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999 error as boy had deadly attack

Date published: 02 May 2014

A “TRAGIC mistake” by a 999 call handler led to a delay that resulted in a boy’s death in an asthma attack

Eight-year-old Clayton Barker collapsed at his grandmother’s house in Derker after a wheezing fit. He was pronounced dead in hospital.

An inquest heard his gran, Elaine, had phoned 999 at 7.17pm on March 14, 2013. An ambulance was dispatched from Ashton at 7.29pm and arrived in Keats Road at 7.40pm. Clayton got to hospital at 8.02pm and was pronounced dead shortly afterwards from an acute asthma attack.

The inquest, in Heywood, heard that the call handler had asked Elaine if Clayton was struggling to talk between breaths.

She said yes but the handler had written down no - and the result was the case wasn’t treated as an emergency. An ambulance could have been sent at 7.21pm and been with the family six minutes later.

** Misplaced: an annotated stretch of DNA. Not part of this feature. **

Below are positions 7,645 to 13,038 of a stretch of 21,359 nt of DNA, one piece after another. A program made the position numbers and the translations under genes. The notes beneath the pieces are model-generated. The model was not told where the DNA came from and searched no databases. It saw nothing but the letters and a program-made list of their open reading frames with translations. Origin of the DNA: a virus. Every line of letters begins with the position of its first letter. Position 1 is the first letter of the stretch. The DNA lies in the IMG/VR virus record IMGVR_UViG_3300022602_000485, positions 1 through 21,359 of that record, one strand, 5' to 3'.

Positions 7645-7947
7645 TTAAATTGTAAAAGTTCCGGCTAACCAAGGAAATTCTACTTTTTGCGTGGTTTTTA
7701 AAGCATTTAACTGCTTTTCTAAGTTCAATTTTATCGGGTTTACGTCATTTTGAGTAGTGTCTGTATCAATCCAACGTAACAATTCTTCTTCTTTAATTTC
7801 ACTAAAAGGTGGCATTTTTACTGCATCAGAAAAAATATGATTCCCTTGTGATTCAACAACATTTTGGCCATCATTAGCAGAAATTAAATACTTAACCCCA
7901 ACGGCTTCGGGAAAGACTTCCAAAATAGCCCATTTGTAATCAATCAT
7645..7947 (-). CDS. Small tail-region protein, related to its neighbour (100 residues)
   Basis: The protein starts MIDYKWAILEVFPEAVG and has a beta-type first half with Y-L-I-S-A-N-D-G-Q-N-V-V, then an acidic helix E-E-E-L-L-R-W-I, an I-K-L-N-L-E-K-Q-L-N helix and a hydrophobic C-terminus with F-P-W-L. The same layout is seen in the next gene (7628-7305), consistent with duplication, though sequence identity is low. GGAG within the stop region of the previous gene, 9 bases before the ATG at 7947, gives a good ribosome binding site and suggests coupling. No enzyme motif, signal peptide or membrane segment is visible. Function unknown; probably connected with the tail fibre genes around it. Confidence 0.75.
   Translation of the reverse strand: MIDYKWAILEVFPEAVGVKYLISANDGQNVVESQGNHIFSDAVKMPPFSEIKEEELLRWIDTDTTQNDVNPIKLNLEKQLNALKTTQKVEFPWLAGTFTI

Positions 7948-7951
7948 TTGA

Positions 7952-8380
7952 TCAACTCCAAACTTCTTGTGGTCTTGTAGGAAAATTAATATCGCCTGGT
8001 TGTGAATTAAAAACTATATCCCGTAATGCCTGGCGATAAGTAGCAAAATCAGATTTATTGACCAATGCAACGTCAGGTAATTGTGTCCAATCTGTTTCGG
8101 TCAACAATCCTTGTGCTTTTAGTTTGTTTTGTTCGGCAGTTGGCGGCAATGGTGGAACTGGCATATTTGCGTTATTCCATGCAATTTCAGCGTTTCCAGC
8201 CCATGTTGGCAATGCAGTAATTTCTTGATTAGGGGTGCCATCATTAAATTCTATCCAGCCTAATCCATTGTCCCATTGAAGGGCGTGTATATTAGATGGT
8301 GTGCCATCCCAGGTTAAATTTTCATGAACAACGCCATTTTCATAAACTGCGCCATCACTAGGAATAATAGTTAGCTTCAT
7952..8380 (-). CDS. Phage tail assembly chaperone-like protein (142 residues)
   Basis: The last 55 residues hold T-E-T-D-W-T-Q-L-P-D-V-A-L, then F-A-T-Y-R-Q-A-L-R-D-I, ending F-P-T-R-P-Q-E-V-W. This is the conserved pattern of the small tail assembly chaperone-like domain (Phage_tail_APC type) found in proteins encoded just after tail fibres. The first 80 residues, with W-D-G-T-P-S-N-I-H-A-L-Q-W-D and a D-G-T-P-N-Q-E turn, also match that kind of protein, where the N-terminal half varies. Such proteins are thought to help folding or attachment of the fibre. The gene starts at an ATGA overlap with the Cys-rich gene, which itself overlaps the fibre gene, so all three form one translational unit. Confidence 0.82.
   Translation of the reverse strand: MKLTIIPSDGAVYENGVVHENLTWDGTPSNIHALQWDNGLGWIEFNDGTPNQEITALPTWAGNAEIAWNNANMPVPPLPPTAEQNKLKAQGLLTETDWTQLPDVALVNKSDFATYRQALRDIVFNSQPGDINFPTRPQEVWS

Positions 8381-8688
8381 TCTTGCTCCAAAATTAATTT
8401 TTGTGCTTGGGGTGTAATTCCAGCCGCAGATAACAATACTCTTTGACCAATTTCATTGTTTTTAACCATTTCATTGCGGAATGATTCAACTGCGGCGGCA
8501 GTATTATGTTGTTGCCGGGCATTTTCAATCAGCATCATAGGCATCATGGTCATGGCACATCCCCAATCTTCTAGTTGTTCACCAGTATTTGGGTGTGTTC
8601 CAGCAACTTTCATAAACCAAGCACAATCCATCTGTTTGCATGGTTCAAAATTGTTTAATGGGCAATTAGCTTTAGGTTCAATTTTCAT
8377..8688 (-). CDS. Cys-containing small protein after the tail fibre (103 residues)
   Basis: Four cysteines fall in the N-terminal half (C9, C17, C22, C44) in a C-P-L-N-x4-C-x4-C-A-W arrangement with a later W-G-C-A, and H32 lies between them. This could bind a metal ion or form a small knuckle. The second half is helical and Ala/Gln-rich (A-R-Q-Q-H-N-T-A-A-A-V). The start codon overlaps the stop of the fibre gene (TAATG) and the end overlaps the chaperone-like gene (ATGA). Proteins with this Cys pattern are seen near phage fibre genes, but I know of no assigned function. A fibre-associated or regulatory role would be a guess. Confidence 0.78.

Clayton’s mum Gemma Barker wiped away tears as she told the inquest her son seemed fine when she dropped him at his grandmother’s house after school.

Soon after she returned home to Crete Street, Hathershaw, her mothe called to tell her Clayton was wheezing.

Gemma rushed to Clayton, who ran out of the house gasping for breath before collapsing in her arms.

She said: “I was carrying him like a baby. His eyes just shut and he stopped breathing.”

Taxi driver Toqhir Hussain started CPR on the boy while Elaine dialled 999 again and the emergency was upgraded to red.

Angela Lee, acting service manager for the Greater Manchester ambulance control room told the inquest that at 7pm there was a backlog of 58 incidents to respond to. Ms Lee said the call handler had made a “one-off human error”.

The inquest has been adjourned until June. Speaking through her solicitor, Gemma said: “I simply want answers as to what happened, and why.”

 

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